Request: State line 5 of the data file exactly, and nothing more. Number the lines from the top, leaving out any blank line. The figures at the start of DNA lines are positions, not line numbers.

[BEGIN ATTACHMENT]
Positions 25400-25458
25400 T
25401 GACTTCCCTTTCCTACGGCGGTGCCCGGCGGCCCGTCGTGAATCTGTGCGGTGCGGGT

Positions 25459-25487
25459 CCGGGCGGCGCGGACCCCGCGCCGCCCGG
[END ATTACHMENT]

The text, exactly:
25459 CCGGGCGGCGCGGACCCCGCGCCGCCCGG